Kilwood Reserve is home to a rich array of wildlife, enjoying the woodland and small areas of old hazel coppice. There are also scattered oak trees and unimproved meadows. The area was once a hive of activity for clay mining, dating all the way back to Roman times, and was at one time the main source of employment for the inhabitants of Corfe. The regenerated area also features a series of deep ponds, many of which you pass or cross over on this walk.
Follow the path through the wood to meet a road and turn left. Pass a small road on your right, tempting you with the offer of a break 300 or 350 yards away, but instead continue walking straight ahead.
The next turning is marked with a memorial to the Creech Barrow Seven. Seven local men, not liable to sign up due their employment as clay miners, were used in the war effort in a different manor. Their knowledge of the area was an asset and they were trained in demolition and guerrilla tactics and hidden in a base in the woods nearby. This was all in preparation for a sudden invasion of German forces and consequent advancement which would site these men behind enemy lines. An incredibly forward thinking plan by Winston Churchill.
Ignore the track taking you back into Kilwood Nature Reserve and instead cut across the field to the wood at the bottom of the hill.
Cross over the stile and begin the steep climb up the hill. Gradually as you approach the top, the trees thin out above you. Heathland then dominates, so don’t forget to turn around and enjoy the views behind. You can also track your previous footsteps, back up the road and though the nature reserve.
Once at the top, you have another stile to climb, but then the heathland disappears and you are (almost) at the top. Continue straight ahead to meet a memorial stone, marking the peak on Knowle Hill, and have joy in the fact that from now on it is just downhill!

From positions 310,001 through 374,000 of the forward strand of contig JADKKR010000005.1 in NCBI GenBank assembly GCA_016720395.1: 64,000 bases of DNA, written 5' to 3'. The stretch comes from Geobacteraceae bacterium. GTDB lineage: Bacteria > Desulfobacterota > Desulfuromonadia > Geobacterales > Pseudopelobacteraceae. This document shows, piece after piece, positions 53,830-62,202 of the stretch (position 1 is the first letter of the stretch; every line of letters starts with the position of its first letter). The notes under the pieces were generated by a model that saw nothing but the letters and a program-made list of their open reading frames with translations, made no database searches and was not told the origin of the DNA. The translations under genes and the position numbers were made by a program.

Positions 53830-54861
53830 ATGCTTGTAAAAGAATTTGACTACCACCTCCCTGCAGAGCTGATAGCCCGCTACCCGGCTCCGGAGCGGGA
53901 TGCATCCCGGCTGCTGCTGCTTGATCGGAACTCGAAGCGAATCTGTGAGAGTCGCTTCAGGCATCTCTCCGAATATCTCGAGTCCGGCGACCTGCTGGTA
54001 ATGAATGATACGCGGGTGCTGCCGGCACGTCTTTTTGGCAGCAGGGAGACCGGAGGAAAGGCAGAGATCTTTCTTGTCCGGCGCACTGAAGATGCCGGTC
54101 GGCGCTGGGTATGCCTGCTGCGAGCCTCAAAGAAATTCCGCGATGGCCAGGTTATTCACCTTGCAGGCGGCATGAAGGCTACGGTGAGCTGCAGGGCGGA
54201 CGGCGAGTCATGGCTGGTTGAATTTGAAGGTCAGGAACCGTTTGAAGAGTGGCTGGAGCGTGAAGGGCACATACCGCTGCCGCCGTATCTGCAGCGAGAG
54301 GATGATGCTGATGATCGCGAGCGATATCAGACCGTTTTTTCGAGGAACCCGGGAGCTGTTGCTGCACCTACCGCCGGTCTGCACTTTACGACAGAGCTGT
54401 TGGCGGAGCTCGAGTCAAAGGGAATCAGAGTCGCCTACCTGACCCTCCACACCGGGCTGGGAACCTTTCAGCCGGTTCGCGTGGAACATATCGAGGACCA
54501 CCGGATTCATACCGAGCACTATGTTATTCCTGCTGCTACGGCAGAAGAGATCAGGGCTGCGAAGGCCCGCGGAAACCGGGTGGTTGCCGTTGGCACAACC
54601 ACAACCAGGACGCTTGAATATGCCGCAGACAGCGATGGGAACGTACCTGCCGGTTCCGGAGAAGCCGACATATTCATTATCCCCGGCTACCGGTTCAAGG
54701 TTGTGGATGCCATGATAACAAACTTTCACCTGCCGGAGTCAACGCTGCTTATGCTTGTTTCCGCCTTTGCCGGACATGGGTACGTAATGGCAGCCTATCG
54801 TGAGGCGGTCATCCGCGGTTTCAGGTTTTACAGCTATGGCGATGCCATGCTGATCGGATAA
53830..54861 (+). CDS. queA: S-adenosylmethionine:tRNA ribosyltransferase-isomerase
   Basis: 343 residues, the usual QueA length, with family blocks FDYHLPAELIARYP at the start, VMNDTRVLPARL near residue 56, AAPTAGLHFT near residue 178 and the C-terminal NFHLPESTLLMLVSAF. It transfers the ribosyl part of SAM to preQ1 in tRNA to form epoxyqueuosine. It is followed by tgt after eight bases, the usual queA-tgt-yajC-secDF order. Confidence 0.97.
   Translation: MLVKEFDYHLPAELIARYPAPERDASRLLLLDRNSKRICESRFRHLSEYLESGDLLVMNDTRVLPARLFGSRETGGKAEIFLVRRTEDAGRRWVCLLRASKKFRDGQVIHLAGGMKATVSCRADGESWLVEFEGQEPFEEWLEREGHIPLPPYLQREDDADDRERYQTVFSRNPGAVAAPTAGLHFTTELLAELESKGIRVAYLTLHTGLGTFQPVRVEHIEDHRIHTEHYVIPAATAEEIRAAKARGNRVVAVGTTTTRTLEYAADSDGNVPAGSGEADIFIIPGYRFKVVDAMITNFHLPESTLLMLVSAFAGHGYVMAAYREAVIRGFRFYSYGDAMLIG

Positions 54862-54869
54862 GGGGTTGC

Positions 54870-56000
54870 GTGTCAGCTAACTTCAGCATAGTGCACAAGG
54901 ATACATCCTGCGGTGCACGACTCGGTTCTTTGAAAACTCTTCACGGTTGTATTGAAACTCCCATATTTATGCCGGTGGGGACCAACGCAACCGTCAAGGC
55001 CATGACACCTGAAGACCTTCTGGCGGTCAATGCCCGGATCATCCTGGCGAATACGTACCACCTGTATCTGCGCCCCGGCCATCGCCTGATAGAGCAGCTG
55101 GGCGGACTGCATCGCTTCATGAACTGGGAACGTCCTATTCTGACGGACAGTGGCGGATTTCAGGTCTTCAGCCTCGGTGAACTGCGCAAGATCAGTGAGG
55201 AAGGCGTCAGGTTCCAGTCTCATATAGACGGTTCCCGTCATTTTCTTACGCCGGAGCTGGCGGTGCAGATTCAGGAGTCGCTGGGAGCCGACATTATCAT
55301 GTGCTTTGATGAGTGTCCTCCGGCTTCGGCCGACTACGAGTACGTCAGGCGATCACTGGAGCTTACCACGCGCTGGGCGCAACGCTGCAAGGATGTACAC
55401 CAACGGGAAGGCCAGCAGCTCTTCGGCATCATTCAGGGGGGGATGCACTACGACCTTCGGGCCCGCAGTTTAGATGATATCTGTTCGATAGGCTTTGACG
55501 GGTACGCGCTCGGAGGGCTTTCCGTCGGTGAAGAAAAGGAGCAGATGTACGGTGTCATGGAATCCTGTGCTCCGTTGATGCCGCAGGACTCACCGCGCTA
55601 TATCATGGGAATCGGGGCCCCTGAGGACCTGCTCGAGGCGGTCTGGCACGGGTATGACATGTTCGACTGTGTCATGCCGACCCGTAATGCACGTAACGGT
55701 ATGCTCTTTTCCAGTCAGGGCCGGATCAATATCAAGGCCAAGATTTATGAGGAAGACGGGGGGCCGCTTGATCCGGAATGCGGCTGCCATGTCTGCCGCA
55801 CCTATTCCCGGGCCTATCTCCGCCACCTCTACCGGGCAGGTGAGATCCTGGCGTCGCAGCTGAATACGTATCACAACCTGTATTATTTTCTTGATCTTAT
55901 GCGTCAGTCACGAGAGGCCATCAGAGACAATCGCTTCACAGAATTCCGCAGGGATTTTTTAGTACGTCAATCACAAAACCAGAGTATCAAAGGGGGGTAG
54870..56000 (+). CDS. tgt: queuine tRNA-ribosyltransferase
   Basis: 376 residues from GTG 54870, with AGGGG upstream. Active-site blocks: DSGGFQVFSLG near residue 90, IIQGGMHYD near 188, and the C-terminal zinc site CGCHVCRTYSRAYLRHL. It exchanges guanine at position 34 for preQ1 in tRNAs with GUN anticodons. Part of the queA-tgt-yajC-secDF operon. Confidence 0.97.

Corfe Castle history is overshadowed by the castle, but it is important to remember that this hill also has a history.
Knowle Hill is a prominent chalk ridge overlooking Poole Harbour to the north and the hills of Kimmeridge to the south, beyond which is the sea. At the summit there are a number of barrows, suggesting that the area was occupied from as early as 6000 BC. There are also the faint remains of Iron Age cross-dykes. Evidence suggests that the Durotriges tribe, that dominated the area, co-existed with the Romans in a trading relationship. The hilltop enclosure covers an area of 3ha, and is defined by steep natural slopes to the north and south and cross dykes to the east and west. This cross dyke is likely to represent the most substantial set of earthworks built on the hilltop during the Iron Age period. Occupation debris including Iron Age pottery, animal bones, teeth, horns and antler and Kimmeridge shale bracelets have all been discovered. If you are unsure what you are looking for, naturally this hill top should be smooth, therefore anything bigger that a mole hill is a sign of some kind of ancient activity!